Graffiti in Shaheen Bagh, Source: Common Creative

Citizenship Amendment Act: Who is an Indian Citizen?

The Citizenship Amendment Act of 2019 created an uproar across India for its discriminatory approach in granting citizenship. ACHIN VANAIK writes on the development of the legal idea of Indian Citizenship since Independence.


THE Citizenship Amendment Act (CAA) was passed in both houses of Parliament on December 10 and 11, 2019, and came into force from January 10, 2020, when it was formally notified. This Act spurred a prolonged public controversy and protest because of the many questions, implicit and explicit, that were raised by critics saying that it violated the substance of the Indian Constitution. Till now the Supreme Court has not ruled on the matter. 

The CAA provides for fast-track naturalisation for non-Muslim religious minorities from the three neighbouring Muslim majority countries of Afghanistan, Pakistan, and Bangladesh if they arrived in India before 31.12.2014 and have been here for five years. For them, as of 31.12. 2019, they would have become eligible for immediate naturalised citizenship Moreover, as already announced by the government, there is to be an all-India National Population Register (NPR) to identify “doubtful citizens” and thereafter a process of carrying out a National Register of Citizens (NRC) which will pronounce final judgment on the status of such “doubtful citizens” who have insufficient documentation of their status. 

For the first time, religious discrimination has been embodied in a law pertaining to Citizenship. To be a Citizen is to have the right to have various rights—hence its vital importance.

Those deemed illegals can be subjected to prosecution, detention, expulsion or other forms of punishment. 

The issues raised are the following:

  1. In the three countries to which it applies, non-Muslim minorities are axiomatically deemed to be collectively suffering religious persecution. It is not a question of individuals having to prove that they have been religiously persecuted. Certain Muslim sects like Hazaras (Afghanistan) or Ahmediyas (not deemed Muslim in Pakistan) are not considered to be persecuted on religious grounds.
  2. The CAA has been selectively applied to Muslim majority countries but not to the neighbouring Buddhist majority countries of Bhutan (where there are allegations of Christian persecution) or Myanmar (where Muslim Rohingyas are widely accepted as being persecuted) or Sri Lanka (where there are allegations of persecution of Tamil Hindus) or to Hindu majority Nepal (where there are allegations of Christian persecution). It would appear that Buddhist or Hindu majority neighbouring countries are not to be considered axiomatically guilty of persecution of religious minorities.
  3. Those non-Muslim minorities (which proportionately speaking are primarily but not solely Hindus or Sikhs) who arrived after 31.12.2014 can claim not to have documentary proof of their time of arrival precisely because of religious persecution and claim that they arrived before the cut-off date and hence would now be eligible for naturalised citizenship. Given the fact that they are by definition deemed to belong to a religiously persecuted group, it would seem fair to accept this at their word. Similarly, there is a huge number of Indian citizens who do not have minimal documentary proof like birth certificates (most births take place at home and not in hospitals) or passports or other required proofs of their status. The CAA provides an escape route of sorts to those non-Muslim “doubtful citizens” identified by the NPR and confronted by the NRC who can make a similar explanation for prior migration and ‘loss of documentation’.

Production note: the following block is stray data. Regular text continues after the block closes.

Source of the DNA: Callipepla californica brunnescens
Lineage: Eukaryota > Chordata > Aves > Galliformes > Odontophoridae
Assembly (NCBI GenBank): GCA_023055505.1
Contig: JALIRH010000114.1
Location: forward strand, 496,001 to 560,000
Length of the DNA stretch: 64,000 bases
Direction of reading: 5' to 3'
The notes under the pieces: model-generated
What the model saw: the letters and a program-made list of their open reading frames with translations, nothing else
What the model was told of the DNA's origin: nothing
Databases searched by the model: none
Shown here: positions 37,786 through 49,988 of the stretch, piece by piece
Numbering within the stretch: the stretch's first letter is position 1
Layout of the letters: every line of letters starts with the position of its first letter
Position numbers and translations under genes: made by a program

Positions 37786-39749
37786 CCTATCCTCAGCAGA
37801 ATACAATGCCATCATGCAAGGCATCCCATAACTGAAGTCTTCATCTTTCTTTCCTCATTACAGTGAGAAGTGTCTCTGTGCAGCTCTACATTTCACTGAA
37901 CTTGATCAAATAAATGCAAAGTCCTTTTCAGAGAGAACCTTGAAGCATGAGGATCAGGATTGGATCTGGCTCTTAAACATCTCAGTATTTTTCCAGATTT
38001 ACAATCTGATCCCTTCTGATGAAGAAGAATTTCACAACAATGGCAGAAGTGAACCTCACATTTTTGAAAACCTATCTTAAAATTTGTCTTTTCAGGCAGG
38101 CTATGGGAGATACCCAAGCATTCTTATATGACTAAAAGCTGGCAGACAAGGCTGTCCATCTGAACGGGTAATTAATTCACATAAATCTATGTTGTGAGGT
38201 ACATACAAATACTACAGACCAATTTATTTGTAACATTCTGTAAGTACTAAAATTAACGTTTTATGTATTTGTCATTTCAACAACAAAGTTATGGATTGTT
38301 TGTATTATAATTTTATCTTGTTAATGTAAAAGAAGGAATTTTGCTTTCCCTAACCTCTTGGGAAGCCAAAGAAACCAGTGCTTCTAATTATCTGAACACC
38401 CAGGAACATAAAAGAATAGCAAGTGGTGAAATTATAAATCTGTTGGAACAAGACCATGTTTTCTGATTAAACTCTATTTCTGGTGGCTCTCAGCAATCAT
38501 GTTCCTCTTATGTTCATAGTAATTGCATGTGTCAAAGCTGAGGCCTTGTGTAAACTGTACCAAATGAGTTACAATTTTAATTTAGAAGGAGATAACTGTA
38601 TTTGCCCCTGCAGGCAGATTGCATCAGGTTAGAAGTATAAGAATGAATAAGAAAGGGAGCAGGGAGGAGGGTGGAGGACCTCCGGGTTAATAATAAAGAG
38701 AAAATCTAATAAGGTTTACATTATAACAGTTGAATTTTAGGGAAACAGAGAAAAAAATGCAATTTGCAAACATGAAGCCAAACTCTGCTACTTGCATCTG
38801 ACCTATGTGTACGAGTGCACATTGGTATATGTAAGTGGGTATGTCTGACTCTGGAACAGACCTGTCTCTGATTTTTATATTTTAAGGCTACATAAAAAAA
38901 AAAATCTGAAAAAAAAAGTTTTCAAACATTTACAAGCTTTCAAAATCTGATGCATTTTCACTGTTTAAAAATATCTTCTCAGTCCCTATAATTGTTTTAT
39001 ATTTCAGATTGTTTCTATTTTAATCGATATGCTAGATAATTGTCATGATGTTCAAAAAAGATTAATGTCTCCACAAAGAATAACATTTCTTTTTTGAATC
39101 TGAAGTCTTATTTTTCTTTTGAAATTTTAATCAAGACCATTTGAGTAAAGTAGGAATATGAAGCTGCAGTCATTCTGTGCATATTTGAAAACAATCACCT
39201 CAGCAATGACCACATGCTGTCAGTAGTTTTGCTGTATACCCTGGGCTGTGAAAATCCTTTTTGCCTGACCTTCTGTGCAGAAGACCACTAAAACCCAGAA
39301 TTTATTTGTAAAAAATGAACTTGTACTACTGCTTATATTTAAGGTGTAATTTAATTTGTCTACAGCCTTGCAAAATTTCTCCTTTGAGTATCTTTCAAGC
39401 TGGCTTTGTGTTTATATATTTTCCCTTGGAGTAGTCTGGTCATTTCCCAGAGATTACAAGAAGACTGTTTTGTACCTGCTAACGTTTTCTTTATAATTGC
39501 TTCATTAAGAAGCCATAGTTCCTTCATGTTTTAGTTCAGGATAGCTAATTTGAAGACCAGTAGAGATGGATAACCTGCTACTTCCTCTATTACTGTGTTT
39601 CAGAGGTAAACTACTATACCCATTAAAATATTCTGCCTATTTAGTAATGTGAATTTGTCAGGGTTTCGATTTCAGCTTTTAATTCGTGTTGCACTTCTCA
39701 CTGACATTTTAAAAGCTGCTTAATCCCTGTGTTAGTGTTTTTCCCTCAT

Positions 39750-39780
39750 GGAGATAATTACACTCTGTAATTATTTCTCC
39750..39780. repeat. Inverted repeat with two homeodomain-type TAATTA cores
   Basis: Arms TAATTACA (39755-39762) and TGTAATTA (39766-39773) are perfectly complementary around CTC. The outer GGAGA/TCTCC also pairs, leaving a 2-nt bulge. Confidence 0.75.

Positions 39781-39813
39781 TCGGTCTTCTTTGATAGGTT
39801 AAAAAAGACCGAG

4. What are the basic implications of the CAA for the Indian Constitution whose ‘basic structure’ defends the principles of secularity and democracy? A necessary condition to be considered a secular state is that citizenship status and its associated rights must be irrespective of religious affiliation. This secularity of the state in law is also a necessary but not sufficient condition for being recognised as a democratic state in law. One can be secular—equal citizenship rights irrespective of religious affiliation—but there can be the absence of those minimal democratic rights that are a precondition for being considered a democracy of some kind. The founding of Kemalist Turkey is not the only example of a secular but non-democratic state. The Indian state and Constitution claims to be both secular and democratic.

What is given below refers only to this last issue and provides an actual timeline of the changes that have taken place in law with respect to the issue of citizenship status and associated rights in India. It starts from the end of colonial rule and the first laying down by the Constitution of how Indian citizenship is acquired and continues up to the current period of the inauguration of the CAA in the backdrop of the plans for carrying out NPR and NRC (currently held in abeyance because of the Covid-19 pandemic). 

Here is a factsheet. Readers are left to arrive at their own judgments and conclusions regarding the CAA and its effects and implications.

(Credit: Diplomat Tester Man, Source: Common Creative)

Who Is An Indian Citizen?

January 26, 1950: By The Indian Constitution

The Indian Constitution clearly states that a citizen of India is someone who is born before Republic Day in the territory of Post-Partition India, is born before 26.01.1950, and was ordinarily resident for five or more years in this new India. 

Someone who migrated from Pakistan to India before 19.07.1948 and straightaway registered as Indian, also qualifies as an Indian.